For starters, regardless of what your manual may say, use no hammers to extract the bearing cups. Hammering on a yoke will distort it, only making your reassembly job more difficult. If the yokes are distorted, your new bearing cups will likely not seat fully, and the new joints will be stiff.
To get the old cups out, get some sockets and a vice. Place a socket that just fits inside the yoke hole on one side, and on the opposite side, a larger socket that fits on the outer edge of the yoke hole, and will allow the cup to slide out of the yoke. Place all this in the vice together. (you may need an extra set of hands) Then crank the vice. Once the cup is about halfway clear of the yoke, you should be able to pull it the rest of the way out.
Installing new joints is also done with the vice, and a heckuva lot easier. Put the joint in the shaft with one cup off. Push that side through one of the yoke holes and replace the cup on the joint's shaft. Put the circlip in the other yoke hole to provide a stop for the joint.Then place the whole thing in the vice and crank away until the joint is flush with the shaft's yoke hole. Then use the socket that fits inside the yoke hole to push the joint on through until it is flush with the circlip. Install the other circlip. If the joint's cups don't both fit flush against the circlips, it's possible to place shims (made from a soft drink can) between the clip and the cup.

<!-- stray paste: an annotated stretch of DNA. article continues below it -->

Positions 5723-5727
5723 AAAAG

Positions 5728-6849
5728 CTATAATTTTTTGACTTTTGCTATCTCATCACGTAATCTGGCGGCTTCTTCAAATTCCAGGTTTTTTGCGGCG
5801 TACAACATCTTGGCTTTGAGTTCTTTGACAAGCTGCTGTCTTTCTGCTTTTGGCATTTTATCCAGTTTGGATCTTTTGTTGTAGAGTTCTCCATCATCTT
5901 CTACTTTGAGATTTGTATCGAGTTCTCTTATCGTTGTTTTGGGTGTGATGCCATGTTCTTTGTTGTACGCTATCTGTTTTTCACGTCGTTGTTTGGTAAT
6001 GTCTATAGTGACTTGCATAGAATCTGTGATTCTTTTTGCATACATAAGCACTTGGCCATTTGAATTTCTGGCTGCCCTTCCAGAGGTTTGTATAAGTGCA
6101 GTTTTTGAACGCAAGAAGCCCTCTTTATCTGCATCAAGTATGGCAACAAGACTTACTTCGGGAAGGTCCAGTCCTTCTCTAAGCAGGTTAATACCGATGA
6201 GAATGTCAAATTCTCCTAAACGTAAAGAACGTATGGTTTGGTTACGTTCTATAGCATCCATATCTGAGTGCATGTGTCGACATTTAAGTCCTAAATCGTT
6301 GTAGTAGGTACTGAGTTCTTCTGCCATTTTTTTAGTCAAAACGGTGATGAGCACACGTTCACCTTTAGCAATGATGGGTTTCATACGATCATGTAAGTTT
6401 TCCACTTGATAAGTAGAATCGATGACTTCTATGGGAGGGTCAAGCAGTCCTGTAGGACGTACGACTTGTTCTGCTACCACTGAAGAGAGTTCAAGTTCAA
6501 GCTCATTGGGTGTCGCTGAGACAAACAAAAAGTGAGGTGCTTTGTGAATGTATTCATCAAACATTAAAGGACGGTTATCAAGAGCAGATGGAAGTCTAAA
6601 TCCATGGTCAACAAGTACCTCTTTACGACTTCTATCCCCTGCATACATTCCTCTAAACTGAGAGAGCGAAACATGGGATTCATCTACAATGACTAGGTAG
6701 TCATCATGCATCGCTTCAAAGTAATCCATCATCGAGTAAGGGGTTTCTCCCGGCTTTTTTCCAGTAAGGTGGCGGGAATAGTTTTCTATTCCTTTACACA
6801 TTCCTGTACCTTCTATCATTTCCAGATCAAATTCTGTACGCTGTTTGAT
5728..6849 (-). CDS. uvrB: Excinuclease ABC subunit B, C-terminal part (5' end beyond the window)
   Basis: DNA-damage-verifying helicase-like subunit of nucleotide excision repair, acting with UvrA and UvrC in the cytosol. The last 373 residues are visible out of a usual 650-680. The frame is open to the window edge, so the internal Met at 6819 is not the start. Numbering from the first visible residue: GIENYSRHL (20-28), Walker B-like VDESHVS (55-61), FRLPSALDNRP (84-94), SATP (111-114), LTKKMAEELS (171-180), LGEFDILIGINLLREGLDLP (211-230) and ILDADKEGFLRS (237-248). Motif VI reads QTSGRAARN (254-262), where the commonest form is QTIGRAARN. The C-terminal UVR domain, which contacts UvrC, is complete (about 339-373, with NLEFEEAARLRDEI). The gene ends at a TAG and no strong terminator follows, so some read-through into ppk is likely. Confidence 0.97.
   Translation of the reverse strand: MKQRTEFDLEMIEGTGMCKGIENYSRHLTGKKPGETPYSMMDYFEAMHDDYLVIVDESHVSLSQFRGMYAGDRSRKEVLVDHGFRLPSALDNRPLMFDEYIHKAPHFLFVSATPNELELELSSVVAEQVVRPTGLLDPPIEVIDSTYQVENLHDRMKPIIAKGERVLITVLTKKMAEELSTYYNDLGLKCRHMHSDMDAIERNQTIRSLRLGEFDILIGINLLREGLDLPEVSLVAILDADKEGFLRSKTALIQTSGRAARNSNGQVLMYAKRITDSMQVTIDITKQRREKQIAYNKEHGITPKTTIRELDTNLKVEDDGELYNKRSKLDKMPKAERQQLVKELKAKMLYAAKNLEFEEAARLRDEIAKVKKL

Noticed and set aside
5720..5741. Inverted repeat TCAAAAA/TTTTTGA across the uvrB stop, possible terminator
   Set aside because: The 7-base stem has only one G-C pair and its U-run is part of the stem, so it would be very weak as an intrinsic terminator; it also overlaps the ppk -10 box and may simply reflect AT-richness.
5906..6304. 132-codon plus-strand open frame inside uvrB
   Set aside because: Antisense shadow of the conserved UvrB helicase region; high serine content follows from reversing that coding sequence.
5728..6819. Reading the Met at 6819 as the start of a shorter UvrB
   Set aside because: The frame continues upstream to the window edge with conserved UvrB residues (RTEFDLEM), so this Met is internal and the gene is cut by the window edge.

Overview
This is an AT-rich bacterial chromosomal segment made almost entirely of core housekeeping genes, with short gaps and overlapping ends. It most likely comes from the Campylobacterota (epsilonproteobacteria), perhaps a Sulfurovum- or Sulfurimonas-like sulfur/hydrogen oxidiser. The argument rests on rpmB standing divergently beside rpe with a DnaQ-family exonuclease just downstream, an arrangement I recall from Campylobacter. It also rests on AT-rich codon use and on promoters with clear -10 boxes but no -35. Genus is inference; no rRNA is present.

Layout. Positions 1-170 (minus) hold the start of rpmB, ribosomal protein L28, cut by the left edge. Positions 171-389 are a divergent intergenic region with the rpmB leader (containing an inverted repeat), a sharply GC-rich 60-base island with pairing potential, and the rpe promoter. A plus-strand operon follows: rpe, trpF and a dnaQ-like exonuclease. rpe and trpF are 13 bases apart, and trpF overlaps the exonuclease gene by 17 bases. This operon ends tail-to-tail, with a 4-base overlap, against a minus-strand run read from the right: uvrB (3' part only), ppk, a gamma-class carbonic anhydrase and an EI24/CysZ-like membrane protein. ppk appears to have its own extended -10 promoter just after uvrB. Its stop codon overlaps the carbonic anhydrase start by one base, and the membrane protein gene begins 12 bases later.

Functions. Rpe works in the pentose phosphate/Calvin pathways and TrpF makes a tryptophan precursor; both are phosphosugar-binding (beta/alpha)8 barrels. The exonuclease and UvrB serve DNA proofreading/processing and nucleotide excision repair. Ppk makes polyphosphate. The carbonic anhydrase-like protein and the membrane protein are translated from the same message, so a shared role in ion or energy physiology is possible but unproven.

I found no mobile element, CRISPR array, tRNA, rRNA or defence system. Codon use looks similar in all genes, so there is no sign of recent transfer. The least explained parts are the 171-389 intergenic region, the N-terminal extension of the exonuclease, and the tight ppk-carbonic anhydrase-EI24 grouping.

Note that the grease nipple is correctly fit against the yoke's indentation for it. You may find, as I did, that the aftermarket grease nipple won't fit regardless, and you'll need to plug the hole with an allen bolt, or a bolt with the head cut off and a slot hacksawed in the center for a screwdriver.